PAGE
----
Review: 'Hamilton' proves worth the wait
“Hamilton” is exhausting – in a good way.
A national tour of the historical musical created by superstar Lin-Manuel Miranda has taken up residence at the Benedum Center downtown through Jan. 27.
The celebrated show, which runs two hours, 45 minutes with one intermission, is nonstop action with ambitious choreography and a fast-pace musical score that takes audiences’ breath away.
Sold-out crowds in “Hamilton’s” first two performances in Pittsburgh saw a show that’s smart, funny and just as timely today – with important lessons to be learned – as when Miranda created the music, lyrics and book for “Hamilton” back in 2015.
The musical inspired by a 2004 biography, “Alexander Hamilton” by Ron Chernow, got its start off-Broadway in February 2015, moving to Broadway in August that year, where it’s still playing to capacity crowds.
“Hamilton” features a script that replaces traditional dialogue with rap and hip hop music with portions of blues, jazz, R&B and Broadway, a stage filled with finely tuned dance numbers and an innovative set with a rotating turntable that strategically moves characters around.
Each of the tour’s cast members adds his or her special touch to the production – from Austin Scott’s and Josh Tower’s commanding performances as Alexander Hamilton and Aaron Burr respectively, to Paul Oakley Stovall’s take-charge time as George Washington and Bryson Bruce’s excellent portrayals of Thomas Jefferson and Marquis de Lafayette.
A royal romp
Sewickley native Peter Matthew Smith’s hilarious scenes as King George consist of three over-the-top songs, “You’ll Be Back,” “What Comes Next” and his last hurrah, “I Know Him,” in which he finally lets loose and really has fun in the monarch’s flashy red robes.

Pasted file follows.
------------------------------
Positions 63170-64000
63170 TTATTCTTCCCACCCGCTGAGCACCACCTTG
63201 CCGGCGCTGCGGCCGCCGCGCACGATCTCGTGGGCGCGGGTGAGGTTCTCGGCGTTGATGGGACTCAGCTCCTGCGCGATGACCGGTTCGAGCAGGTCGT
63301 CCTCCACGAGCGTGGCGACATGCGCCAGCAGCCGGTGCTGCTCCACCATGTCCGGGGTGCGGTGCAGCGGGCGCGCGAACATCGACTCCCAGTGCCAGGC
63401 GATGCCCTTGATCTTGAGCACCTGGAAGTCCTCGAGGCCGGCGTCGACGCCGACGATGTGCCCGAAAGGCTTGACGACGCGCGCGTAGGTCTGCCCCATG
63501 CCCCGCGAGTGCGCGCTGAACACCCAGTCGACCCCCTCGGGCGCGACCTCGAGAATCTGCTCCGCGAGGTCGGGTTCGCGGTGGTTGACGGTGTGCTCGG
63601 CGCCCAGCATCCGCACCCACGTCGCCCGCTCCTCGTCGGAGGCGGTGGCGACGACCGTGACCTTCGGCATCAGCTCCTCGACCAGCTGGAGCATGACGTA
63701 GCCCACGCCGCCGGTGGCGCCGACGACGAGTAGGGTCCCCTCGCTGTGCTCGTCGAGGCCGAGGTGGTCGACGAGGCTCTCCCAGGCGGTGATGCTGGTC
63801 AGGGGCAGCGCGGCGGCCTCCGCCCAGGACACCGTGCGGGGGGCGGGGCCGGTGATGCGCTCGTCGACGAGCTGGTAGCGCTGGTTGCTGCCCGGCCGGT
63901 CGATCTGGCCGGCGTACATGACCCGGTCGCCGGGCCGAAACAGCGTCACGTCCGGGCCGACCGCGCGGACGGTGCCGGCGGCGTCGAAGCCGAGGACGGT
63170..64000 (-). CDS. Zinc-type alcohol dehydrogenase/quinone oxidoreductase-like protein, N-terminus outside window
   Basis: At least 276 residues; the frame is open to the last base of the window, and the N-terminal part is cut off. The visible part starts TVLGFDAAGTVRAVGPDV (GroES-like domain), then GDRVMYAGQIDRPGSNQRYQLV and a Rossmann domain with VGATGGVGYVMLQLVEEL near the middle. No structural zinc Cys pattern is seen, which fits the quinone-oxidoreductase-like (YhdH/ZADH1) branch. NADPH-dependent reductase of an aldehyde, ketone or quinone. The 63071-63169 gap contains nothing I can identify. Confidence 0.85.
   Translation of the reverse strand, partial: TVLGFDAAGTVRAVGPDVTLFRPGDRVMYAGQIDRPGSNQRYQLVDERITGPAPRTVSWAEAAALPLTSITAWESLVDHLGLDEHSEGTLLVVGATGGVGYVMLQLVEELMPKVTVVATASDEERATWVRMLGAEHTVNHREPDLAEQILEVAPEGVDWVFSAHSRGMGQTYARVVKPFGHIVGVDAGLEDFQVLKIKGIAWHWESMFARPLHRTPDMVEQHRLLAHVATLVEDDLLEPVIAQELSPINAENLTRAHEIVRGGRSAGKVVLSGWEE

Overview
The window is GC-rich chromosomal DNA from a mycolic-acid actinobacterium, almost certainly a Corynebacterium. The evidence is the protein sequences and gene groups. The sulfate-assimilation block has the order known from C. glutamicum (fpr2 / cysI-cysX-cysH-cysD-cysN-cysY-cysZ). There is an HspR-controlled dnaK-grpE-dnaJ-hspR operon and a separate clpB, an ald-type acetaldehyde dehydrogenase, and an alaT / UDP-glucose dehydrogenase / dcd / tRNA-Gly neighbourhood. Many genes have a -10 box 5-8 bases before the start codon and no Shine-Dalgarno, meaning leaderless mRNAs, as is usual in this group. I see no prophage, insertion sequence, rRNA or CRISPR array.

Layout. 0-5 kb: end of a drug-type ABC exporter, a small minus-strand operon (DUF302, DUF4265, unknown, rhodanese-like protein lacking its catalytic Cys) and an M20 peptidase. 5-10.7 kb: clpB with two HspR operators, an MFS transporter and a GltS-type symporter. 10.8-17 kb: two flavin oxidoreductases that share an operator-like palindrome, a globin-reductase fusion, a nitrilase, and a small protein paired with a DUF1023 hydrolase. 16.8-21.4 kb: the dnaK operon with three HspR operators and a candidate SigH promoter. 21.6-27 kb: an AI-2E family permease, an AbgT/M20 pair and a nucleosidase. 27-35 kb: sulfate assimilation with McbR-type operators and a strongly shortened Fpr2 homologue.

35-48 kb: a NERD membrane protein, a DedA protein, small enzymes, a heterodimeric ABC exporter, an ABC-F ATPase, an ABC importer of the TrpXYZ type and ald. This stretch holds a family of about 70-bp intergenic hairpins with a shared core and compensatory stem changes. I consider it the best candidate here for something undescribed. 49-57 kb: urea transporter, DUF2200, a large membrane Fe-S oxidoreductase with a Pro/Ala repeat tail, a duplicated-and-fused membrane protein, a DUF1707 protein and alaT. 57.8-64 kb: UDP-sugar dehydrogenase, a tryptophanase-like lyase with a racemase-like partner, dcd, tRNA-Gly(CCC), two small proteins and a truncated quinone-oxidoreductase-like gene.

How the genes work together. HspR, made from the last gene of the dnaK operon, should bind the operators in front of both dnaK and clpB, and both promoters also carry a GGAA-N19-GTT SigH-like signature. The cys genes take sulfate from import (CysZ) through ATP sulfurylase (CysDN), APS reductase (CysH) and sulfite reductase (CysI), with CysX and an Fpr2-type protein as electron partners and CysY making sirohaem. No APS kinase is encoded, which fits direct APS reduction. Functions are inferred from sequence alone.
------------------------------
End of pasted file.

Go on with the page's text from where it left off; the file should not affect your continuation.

Other popular musical numbers include “The Room Where It Happens,” a romantic duet about Eliza’s and Alexander Hamilton’s courtship titled “Helpless,” an action-packed song, “Yorktown,” and a rap song with an infectious beat, “My Shot.”
The three female roles of the Schuyler sisters – Eliza, Angelica and Peggy – are ably handled by Hannah Cruz, Stephanie Umoh and Isa Briones. Especially moving is Cruz’s rendition of “Burn,” when she learns her husband has been unfaithful.
Special mention is deserved by a hard-working 11-member ensemble cast that keeps the action and the storytelling moving, often at a frantic pace.
“Hamilton” provides glimpses into our country’s earliest beginnings and gives hope that what goes on in back rooms and behind closed doors isn’t always bad news.
One thing is certain with this musical: The Revolutionary War and presidential elections were never this much fun.
High ticket demand
“Hamilton” performances run through Jan. 27 at the Benedum Center with a four-ticket limit per household. Many performances are sold out or near capacity. Details are at trustarts.org .
For each of the remaining shows, 40 theatergoers can win up to two $10 orchestra seats through a daily lottery. Lotteries are held two days before the performances. Visit hamiltonmusical.com to register.
A signed, interpreted and closed captioned performance will be held at 1 p.m. Jan. 27. An Audio Described performance will take place at 2 p.m. Jan. 26.
“Hamilton” is appropriate for ages 10 and up. The show contains some strong language and non-graphic adult situations. Everyone, regardless of age, must have a ticket. No child under age 3 will be admitted.
The U.S. tour of “Hamilton” continues through the end of September with additional cities to be added for the 2019-2020 season.
Don’t miss your shot
For “Hamilton” fans that can’t get enough of the music in the show, Pittsburgh Cultural Trust’s education department will offer “Hamiltunes! An American Singalong” from 7-9 p.m. Jan. 11 at the Trust Arts Education Center, 807 Liberty Ave., Pittsburgh.
Preteens and teens ages 10-17 and their families are invited to sing and rap along to selections from the musical. The event is free and tickets are limited. Preregistration is required.
Candy Williams is a Tribune-Review contributing writer.